So much for the almost three-month hiatus between Windows 8.1 release to manufacturing (RTM) and general availability (GA) that was supposed to give manufacturers and partners time to update drivers and applications so that the upgrade would prove glitch-free for users. Not only have there been widespread reports this week that some tablet users are experiencing problems booting after upgrading to Windows RT 8.1, but it also seems I’m not the only person to be having difficulties with Internet Explorer 11 (IE11).
Google recently corrected an issue that led to a formatting problem when returning results from its search engine. Meanwhile, I’m still unable to view videos on YouTube correctly. All other video services seem to display without any problems. Adobe isn’t much better. Internet Explorer and Acrobat Reader integration needs to be updated to work with IE11’s new Enhanced Protected Mode. Currently there is no update available for Acrobat Reader, and opening a PDF in IE11 produces a security warning that you are about to exit Enhanced Protected Mode, which will be confusing for many. Surely that wouldn’t have been too difficult to fix in time?
Harder to swallow, is that Outlook Web Access (Exchange 2007, 2010 and 2013) doesn’t load in Internet Explorer 11. Microsoft has issued an advisory workaround for the issue. So not only has Microsoft dropped the ball with its own products – does it not dog feed Exchange and Windows 8.1 internally? – but Microsoft should have identified problems with Google Play, Google Search, and Acrobat Reader, and worked with the companies to ensure there was a resolution to these issues before general availability.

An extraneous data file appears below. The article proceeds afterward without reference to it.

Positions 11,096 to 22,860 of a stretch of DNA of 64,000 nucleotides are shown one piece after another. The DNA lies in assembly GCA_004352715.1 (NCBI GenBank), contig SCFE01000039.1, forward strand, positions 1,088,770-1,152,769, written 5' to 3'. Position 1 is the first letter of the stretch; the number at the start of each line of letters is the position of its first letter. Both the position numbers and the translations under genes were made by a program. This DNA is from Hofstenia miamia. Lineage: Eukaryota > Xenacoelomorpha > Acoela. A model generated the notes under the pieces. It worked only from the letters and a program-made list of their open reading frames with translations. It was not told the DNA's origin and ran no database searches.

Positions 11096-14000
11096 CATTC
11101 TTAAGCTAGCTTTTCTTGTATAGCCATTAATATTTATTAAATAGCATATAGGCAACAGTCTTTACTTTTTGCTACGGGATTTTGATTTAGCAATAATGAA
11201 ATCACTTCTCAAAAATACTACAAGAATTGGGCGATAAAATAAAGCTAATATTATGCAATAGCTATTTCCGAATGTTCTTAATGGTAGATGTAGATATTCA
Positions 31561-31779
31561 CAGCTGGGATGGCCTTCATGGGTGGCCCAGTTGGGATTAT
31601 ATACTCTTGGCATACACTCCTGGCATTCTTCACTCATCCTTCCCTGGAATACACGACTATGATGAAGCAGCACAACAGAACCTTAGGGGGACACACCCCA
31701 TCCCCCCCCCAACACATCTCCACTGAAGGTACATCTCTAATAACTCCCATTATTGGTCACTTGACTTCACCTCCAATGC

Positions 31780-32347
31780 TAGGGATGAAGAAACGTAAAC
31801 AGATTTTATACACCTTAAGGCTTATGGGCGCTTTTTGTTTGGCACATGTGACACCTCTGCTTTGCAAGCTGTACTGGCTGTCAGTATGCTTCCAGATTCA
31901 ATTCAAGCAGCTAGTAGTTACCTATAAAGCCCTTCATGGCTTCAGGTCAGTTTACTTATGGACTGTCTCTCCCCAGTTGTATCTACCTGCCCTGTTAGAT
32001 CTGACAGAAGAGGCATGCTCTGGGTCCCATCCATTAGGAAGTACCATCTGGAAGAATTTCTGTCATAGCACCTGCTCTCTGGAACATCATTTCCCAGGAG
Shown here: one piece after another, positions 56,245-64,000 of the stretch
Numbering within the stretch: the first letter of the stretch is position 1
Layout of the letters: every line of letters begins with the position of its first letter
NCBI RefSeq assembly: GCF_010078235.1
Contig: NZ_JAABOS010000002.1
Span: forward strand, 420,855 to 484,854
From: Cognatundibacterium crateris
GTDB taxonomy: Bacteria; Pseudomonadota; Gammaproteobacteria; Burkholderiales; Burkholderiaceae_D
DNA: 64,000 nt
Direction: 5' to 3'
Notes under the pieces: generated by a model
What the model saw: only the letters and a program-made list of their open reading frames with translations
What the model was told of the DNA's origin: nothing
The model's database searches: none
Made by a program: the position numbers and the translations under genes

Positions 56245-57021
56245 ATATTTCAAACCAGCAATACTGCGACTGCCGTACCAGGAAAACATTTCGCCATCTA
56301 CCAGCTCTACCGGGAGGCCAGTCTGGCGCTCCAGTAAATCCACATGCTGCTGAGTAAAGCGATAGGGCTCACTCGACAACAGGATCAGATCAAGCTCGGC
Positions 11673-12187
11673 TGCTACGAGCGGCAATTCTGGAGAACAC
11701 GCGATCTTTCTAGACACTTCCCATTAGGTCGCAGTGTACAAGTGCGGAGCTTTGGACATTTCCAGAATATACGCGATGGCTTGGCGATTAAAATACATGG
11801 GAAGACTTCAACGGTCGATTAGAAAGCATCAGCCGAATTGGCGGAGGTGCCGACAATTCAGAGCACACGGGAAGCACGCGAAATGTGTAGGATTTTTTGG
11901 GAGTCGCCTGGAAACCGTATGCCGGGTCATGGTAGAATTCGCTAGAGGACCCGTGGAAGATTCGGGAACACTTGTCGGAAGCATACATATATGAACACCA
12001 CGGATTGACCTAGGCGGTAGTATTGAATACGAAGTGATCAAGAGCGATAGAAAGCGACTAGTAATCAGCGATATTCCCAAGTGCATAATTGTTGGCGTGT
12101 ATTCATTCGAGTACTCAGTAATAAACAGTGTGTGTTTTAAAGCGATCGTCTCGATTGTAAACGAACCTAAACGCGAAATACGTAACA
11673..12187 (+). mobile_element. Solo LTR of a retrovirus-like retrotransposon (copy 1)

Apart from the Windows RT boot issue, none of the other problems I’ve identified here are showstoppers. But considering the ubiquitous use of Google Search, Acrobat Reader, and OWA, these small-but-annoying glitches are what can make the difference between users having a positive experience of a new OS or rousing ire for the sake of a little more attention to detail.
As for the upgrade process itself, don’t even get me started. Windows Store has proven wholly unreliable. Cryptic error messages – or worse, no error message – failure to load Windows Store to start the download, the need to start the process logged on with a local administrator account that’s linked to an online Microsoft account… the list goes on.
At first glance, it appears there is no way to download the Windows 8.1 bits – even if you have a Windows 8 product key – without using the Windows Store, which is frustrating if you need to upgrade multiple devices. But it is possible to get hold of the bits to perform an upgrade – simply follow the directions in my previous article, “How to Upgrade to Windows 8.1 Without Using the Windows Store.”